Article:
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Sen. Bernie Sanders (I-Vt.) speaks during the confirmation hearing for Secretary of Energy nominee Jennifer Granholm on January 27, 2021 in Washington, D.C.

Sen. Bernie Sanders (I-Vt.) speaks during the confirmation hearing for Secretary of Energy nominee Jennifer Granholm on January 27, 2021 in Washington, D.C. (Photo: Graeme Jennings—Pool/Getty Images)

Sanders Urges Labor Secretary to Protect Jobless Benefits as GOP Governors Race to Cut Them Off

The Vermont senator warned that many workers "will be forced into poverty" if Republican leaders are permitted to end emergency unemployment benefits.

Jake Johnson

Sen. Bernie Sanders of Vermont on Thursday urged Labor Secretary Marty Walsh to use his legal authority to ensure that jobless workers across the U.S. continue to receive emergency unemployment aid as Republican governors race to cut off crucial federal benefits months early.

"Next month, over 1.1 million workers in Alabama, Arkansas, Georgia, Idaho, Iowa, Mississippi, Missouri, Montana, North Dakota, South Carolina, South Dakota, Tennessee, Utah, and Wyoming will be at risk of losing some or all of the unemployment benefits Congress extended in the American Rescue Plan," Sanders (I-Vt.), the chair of the Senate Budget Committee, wrote in a letter (pdf) to Walsh.

"Workers who lack access to childcare, have lost employer-sponsored health insurance, and fear for their health and safety as we work to get every American vaccinated are entitled to these benefits."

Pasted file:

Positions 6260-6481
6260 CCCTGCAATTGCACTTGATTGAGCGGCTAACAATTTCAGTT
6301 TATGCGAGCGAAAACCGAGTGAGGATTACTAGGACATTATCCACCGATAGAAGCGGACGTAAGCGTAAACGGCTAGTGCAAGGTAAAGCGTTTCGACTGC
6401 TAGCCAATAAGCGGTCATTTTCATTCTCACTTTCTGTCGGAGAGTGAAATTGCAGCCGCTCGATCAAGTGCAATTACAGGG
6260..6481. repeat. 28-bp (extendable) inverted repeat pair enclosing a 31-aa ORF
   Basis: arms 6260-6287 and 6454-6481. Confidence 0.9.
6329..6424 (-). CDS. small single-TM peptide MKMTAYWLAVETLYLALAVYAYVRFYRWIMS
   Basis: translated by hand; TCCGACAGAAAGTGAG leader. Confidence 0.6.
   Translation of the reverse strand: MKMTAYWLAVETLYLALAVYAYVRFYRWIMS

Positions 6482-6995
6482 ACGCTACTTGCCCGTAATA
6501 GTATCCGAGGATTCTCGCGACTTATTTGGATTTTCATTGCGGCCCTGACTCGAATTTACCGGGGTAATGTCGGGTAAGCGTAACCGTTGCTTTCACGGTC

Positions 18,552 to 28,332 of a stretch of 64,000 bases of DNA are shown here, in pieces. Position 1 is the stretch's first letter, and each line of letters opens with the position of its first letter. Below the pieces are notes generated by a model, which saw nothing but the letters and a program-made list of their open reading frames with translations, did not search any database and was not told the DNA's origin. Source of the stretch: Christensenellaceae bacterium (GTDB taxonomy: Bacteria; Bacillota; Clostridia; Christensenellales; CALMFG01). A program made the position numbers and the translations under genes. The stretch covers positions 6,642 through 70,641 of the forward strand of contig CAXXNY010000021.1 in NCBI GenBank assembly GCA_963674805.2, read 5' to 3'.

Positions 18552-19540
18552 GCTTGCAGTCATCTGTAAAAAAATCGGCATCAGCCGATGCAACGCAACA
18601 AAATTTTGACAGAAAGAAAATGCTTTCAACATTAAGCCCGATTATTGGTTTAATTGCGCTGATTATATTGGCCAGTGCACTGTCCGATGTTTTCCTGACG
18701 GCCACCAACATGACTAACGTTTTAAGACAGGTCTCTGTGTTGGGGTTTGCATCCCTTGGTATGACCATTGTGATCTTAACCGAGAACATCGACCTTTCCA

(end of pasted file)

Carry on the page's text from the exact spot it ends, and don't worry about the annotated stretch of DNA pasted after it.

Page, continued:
—Sen. Bernie Sanders

Last March—as part of the Coronavirus Aid, Relief, and Economic Security (CARES) Act—Congress approved Pandemic Unemployment Assistance (PUA), a program designed to provide jobless benefits to gig workers and others who are not eligible for regular unemployment compensation.

The CARES Act also originally provided a $600-per-week federal boost on top of state-level jobless benefits—an add-on that has since been scaled back to $300 and is set to expire along with PUA in September.

But in recent days, Republican governors have moved to prematurely end both PUA and the $300 weekly enhancement for their residents, falsely claiming that the benefits are dissuading people from returning to the workforce—not lack of child care, low wages, pandemic-related health concerns, or other factors.

In his letter, Sanders argued that the U.S. Department of Labor (DOL) is obligated under the CARES Act to provide PUA aid and the $300-per-week supplement, given that "Congress did not grant states the ability to strip PUA benefits away from vulnerable workers."

"Further, the CARES Act requires that PUA benefits include the $300 top-off—even if states opt-out of this supplement for other benefit programs," wrote Sanders, who warned Walsh that many workers "will be forced into poverty—either with unfair wages or no income at all—if you fail to provide these benefits."

"Workers who lack access to childcare, have lost employer-sponsored health insurance, and fear for their health and safety as we work to get every American vaccinated are entitled to these benefits," the Vermont senator added.